I disagree on this point. Yes, the OP will not be properly paid for the scope of this work, but if they don’t have formal web development experience, this could be invaluable to them. Plus, it sounds like doing it is something they would enjoy, and that’s actually quite priceless. Consider if the OP presses for more comp and is told that they don’t want to proceed on this project, or worse, that they might proceed but they’ll bring in a professional to do it. Would that be a beneficial situation for the OP?

      So, OP, if you would enjoy doing this and if you think having it on your resume would be valuable to you in the future, go right ahead and do it. Don’t focus so much on the principle of the matter, but rather on what you can get out of it.

      1. Lynn Whitehat*

        Agreed with MJ. Tech is more prone than most professions to the catch-22 of “you need experience to get experience”. If web design is something you want to get into, here’s your chance to bootstrap yourself. (If you have no interest in web design, and it is not enough of a priority for your employer to pay you for it or reduce your other duties to make time, disregard.)

  21. Ruffingit*

    #3 Literary agent – I see no reason to mention that. It would be one thing if you had published a book successfully and you were applying for jobs as a book editor or something of that nature. Even then, it would only be worth mentioning you were a published author. I just don’t see where having a book agent would ever be something worth mentioning. The fact that you have a well-known agent indicates you have promise as an author, but you’ve not yet fulfilled that promise. It’s like being admitted into Harvard. You have promise of a great academic career, but no one cares you were admitted there. They care what you do while you’re there. In other words, when you publish your book, you can maybe mention that depending on the job, but otherwise, the agent is not germane to anything.

    1. Sara M*

      OP 3: I’m a professional fiction writer. I’d like to back up Alison here: her answer is spot-on. Don’t put this on your resume. Interviewers misunderstand the fiction world; they worry you’ll make millions and leave them. (HAHAHAHAHAHA. That was my gloomy laugh of woe.)

      Depending on the way the interview is going, it _could_ be useful to discuss your accomplishments as a writer when you’re talking about overcoming challenges and so on. This is once they’ve already met you. You can use your judgment here; just remember that few people outside the fiction world can appreciate how absolutely rare it is to see much success as a fiction writer. (But wait to discuss it until you actually have a significant accomplishment in the eyes of the wider world. I’m sorry, but getting an agent isn’t big enough–even though I know how hard that was!)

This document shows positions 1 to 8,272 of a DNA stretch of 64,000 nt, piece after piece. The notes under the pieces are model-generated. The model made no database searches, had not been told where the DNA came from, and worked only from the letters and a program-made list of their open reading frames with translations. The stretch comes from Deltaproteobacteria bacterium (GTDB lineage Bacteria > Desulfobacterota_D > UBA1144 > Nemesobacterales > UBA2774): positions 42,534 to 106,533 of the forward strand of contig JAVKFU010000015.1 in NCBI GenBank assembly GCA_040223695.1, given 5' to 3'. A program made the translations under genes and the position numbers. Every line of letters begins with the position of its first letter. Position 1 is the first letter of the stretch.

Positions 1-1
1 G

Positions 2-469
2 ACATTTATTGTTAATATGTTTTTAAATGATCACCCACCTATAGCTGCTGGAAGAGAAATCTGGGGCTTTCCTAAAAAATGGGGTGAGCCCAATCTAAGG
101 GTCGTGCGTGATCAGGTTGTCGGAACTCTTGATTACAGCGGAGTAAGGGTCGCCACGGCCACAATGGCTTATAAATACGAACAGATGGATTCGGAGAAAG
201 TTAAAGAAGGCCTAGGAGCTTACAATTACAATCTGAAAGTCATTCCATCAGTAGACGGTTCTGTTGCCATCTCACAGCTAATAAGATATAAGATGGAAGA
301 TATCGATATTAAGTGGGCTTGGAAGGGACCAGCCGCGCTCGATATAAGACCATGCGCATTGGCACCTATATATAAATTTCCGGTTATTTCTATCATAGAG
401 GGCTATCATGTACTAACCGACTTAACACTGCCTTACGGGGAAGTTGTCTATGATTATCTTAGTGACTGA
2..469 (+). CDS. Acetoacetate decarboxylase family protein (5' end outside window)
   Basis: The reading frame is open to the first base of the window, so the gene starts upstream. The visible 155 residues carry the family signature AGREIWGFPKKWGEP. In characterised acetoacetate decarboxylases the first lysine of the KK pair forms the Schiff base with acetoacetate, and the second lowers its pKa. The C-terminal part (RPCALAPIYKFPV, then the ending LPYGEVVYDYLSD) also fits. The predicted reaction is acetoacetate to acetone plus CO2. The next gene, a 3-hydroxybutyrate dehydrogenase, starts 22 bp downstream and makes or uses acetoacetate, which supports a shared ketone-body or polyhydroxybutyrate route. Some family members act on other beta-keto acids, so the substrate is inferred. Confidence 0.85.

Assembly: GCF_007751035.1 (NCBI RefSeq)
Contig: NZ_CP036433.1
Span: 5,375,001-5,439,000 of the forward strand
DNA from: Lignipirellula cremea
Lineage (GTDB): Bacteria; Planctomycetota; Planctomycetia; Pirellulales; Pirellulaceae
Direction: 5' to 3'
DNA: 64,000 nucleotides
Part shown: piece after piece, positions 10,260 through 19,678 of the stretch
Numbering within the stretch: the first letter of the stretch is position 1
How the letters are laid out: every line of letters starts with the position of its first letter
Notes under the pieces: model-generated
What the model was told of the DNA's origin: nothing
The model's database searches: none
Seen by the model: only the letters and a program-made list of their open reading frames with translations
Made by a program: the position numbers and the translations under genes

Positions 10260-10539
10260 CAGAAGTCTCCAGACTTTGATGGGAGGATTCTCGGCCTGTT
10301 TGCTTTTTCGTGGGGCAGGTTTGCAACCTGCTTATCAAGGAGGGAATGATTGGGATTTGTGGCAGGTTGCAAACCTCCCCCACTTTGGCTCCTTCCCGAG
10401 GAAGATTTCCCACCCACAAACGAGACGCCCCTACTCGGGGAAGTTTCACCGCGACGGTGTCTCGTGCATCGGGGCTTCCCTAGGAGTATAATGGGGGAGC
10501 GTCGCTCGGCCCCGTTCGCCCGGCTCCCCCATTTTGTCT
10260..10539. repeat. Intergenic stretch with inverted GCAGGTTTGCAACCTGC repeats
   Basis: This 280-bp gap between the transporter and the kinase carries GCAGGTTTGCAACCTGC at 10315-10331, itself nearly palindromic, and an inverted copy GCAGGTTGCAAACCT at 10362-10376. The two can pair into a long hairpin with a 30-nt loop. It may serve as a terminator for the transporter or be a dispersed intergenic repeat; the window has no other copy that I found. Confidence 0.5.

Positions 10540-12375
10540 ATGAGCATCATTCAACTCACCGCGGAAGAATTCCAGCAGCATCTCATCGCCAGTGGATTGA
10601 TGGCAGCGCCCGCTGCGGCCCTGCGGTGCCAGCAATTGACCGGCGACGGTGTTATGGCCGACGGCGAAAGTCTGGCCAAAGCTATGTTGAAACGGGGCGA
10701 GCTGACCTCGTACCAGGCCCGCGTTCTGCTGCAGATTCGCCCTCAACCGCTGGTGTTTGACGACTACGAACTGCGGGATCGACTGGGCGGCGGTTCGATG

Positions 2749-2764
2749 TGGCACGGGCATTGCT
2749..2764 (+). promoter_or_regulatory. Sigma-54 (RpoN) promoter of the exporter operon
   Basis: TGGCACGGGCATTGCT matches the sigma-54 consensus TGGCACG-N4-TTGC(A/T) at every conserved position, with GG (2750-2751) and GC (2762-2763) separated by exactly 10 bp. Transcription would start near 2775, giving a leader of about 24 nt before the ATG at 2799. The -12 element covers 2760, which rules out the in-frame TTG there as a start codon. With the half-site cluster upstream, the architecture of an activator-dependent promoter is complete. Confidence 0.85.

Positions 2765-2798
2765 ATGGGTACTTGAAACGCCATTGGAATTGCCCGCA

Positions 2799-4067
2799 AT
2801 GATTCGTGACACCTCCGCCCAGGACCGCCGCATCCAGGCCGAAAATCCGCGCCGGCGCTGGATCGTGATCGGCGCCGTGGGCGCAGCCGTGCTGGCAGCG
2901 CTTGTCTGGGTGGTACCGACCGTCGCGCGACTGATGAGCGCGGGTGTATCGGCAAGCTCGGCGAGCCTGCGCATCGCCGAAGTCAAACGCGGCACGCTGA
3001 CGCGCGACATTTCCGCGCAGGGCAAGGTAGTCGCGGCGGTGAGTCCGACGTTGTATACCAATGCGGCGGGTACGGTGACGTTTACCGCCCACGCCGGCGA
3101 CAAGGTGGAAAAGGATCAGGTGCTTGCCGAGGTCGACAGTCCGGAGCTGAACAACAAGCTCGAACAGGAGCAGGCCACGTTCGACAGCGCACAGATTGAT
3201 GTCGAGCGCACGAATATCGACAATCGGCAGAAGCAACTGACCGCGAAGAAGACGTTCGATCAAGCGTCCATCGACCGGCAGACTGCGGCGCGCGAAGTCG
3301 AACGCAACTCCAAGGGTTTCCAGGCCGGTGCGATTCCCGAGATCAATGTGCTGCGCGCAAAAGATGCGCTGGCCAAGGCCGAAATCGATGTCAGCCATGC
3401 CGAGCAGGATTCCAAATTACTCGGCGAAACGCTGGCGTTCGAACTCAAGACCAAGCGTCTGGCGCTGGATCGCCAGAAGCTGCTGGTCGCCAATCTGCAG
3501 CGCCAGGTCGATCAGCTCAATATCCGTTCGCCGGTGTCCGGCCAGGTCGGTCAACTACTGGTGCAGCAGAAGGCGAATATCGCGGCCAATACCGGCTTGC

1. Jessa*

        Yeh the only time someone I know mentioned the professional writing at all was when it intersected because he took a job at another division of a company that publishes. He just asked when they made the offer was that considered by them to be a conflict of interest if he accepted another job from them freelance while he was working for them, before he accepted. But he didn’t put it on his resume at all.

      2. OP 3*

        Thanks for the advice, everybody!

        My inclination was not to include it (it’s not on there now), but I did wonder if it was something that something that would display hard work and drive (I’m 24 so on the young side of publishing), but I understand that not many people outside of the publishing industry really understand how it works. It was certainly a huge accomplishment for me, but I can see how it might not translate.

        I DID have an interviewer who had Googled me bring it up in an interview so I know some people do find it interesting. I think that is good enough.

    2. Elizabeth West*

      This is relevant to my interests: same situation, though without representation.

      OP 3, I’m curious; how is it that you have an agent, but are not published? Did the agent accept you as a client but hasn’t found a home for the book yet? I’m asking because I haven’t gotten that far quite yet, and was wondering what would happen if that were the case for me. I have something in a professional critique situation at the moment and want to resume querying if the author doing it thinks it’s worthwhile (and may actually have recommendations if so–I HOPE!)